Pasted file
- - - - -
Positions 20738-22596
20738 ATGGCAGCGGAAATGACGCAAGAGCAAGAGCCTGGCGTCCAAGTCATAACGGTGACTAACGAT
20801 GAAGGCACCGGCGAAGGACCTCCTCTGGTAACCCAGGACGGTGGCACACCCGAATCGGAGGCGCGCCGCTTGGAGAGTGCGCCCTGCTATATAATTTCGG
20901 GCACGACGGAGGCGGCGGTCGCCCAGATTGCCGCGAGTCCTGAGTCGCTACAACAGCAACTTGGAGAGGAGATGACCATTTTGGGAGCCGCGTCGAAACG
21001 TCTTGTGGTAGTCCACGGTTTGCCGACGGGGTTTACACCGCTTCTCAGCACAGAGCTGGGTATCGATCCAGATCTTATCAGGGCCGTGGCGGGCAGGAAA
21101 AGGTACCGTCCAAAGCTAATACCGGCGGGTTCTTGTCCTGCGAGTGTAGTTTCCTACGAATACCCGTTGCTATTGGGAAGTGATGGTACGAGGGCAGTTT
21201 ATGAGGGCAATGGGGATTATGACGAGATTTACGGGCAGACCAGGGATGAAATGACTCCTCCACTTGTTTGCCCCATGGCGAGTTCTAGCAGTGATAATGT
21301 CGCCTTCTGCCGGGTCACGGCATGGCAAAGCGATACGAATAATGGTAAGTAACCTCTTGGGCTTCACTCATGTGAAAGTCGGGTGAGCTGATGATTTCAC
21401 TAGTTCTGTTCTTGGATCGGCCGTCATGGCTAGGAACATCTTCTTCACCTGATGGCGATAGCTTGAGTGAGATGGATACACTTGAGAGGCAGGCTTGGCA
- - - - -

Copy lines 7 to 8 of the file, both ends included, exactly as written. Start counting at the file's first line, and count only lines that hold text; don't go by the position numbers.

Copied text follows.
21201 ATGAGGGCAATGGGGATTATGACGAGATTTACGGGCAGACCAGGGATGAAATGACTCCTCCACTTGTTTGCCCCATGGCGAGTTCTAGCAGTGATAATGT
21301 CGCCTTCTGCCGGGTCACGGCATGGCAAAGCGATACGAATAATGGTAAGTAACCTCTTGGGCTTCACTCATGTGAAAGTCGGGTGAGCTGATGATTTCAC